If Interesting is the Rule, is Informative the Exception?

Giving a good interview is an integral part of achieving success in the PR world. On the most basic of levels, most PR jobs (and pretty much every other kind of job) require an interview during the hiring process. 

Once you’ve gotten over that initial hurdle, more interviews are sure to follow. But in these interviews the dynamic has shifted: you aren’t just representing yourself anymore; you are representing the all important client. In addition, the interviewer is not a potential employer, but an outlet giving you an opportunity you to create the perfect sound bite and (hopefully) generate even more buzz about the aforementioned client. 

These are the kind of interviews that Penelope Trunk recently blogged about, offering “Three ways to give a good interview, and one way to shake things up.” 

The first rule of good interviewing, according to Trunk is to “be interesting.” She expanding on this fairly broad bit of advice in the following excerpt: 

“The questions people ask you are not really what they want to know. It’s what they think will be interesting. They would ask you about the price of tea in China if they thought the answer would be interesting. So your job in an interview is to give an answer that is entertaining and thought-provoking and all the other things that people like. You don’t need to answer the question as much as you need to answer the need for interestingness.”

I don’t exactly agree that journalists ask their interview subjects questions, the answers to which they aren’t interested in learning. If you go to an interview to talk about your client’s latest product, you should answer questions about that product and provide information first and foremost. That is what you’re paid to do. Now I don’t think you should be boring in the process, but an interview is supposed to inform, not simply entertain. 

Trunk’s third point was to “be conversational.” She expanded on this point, writing the following: 

“First of all, it tells the audience that the person interviewing is interesting in their own right, because you are asking questions back to him or her. And a room with two interesting people is better than a room with only one interesting person. The second thing is that the conversation becomes a little less scripted and there is more risk and more space for unbridled passion, on either side of the conversation. And spontaneity makes conversation more engaging.”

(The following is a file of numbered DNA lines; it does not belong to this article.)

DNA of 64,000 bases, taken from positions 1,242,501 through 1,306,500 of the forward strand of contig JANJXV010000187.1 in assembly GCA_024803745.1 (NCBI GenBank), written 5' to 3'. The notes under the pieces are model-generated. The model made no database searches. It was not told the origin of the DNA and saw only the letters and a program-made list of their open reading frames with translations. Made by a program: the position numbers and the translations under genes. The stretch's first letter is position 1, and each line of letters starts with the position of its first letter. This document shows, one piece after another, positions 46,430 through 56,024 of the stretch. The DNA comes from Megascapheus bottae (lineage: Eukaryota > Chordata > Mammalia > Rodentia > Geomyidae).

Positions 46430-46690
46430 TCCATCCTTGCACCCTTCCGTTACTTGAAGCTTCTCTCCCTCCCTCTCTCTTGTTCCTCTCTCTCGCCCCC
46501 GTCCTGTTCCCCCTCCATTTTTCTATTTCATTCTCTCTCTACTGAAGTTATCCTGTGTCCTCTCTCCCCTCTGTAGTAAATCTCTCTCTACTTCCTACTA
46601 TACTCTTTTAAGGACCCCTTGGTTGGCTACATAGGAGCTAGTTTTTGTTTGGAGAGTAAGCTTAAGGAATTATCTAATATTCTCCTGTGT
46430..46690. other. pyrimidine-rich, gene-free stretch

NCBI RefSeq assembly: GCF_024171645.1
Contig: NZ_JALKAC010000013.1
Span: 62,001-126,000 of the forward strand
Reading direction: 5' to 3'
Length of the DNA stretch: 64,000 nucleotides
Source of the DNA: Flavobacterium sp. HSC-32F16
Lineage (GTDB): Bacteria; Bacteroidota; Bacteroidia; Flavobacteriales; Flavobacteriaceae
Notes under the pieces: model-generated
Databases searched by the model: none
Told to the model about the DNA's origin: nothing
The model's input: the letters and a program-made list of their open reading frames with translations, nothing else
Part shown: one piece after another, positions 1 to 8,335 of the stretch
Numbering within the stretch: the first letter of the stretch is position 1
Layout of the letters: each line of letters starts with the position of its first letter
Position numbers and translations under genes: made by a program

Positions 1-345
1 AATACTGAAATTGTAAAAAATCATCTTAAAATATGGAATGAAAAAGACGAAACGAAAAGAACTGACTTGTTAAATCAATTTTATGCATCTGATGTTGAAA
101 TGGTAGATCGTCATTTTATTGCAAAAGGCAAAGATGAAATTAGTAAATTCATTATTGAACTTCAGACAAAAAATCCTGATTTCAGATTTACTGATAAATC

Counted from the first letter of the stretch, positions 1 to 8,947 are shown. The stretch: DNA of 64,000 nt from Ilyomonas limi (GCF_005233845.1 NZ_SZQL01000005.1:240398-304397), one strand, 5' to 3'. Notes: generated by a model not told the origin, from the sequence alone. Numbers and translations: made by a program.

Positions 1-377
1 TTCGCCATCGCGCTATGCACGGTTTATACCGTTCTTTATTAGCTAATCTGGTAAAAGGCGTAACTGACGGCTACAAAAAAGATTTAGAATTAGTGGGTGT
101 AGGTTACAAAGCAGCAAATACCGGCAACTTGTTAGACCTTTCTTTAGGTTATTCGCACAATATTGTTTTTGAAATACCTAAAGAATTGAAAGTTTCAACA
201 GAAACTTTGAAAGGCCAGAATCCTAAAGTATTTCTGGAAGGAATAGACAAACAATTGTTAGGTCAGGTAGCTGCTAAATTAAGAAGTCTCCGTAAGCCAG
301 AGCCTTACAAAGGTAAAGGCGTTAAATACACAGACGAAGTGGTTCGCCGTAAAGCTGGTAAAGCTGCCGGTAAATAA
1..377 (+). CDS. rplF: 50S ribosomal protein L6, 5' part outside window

I think Trunk makes a good point in the last two sentences. The best interviews that I’ve seen always seem the least scripted, and spontaneity does tend to grasp and maintain viewers’ attention. 

The last few thoughts Trunk made the point that often judgments are made about you within the first couple of minutes of meeting someone; therefore, it is important to make those first two minutes count. She offers ways to successfully market yourself in the first couple minutes of an interview in the following excerpt: 

“Be upbeat is also a rule. I think. But why is this a rule? I’m not sure. I think it is like the rule about the first two minutes – or whatever the time frame is that someone forms their judgment of you. You want them to meet someone who is fresh-faced, chirpy and upbeat.” 

This is another point that I can’t say I agree with completely. I know that for me personally, chirpy is not a trait that I highly value in a person; in fact, the first thing that comes to mind when I read the word chirpy is the word annoying.

I do agree that it is important to give the best first impression that you can, by having a positive attitude during an interview- or in any situation in which you are going to be interacting with someone new. However, I would argue that you still need to be yourself. So, if you are fresh-faced, chirpy and upbeat by nature, then I say go ahead and offer that up. But if you’re not, then don’t fake it because it will seem phony and you will lose credibility. I think that the best bet in an interview situation is to be yourself.


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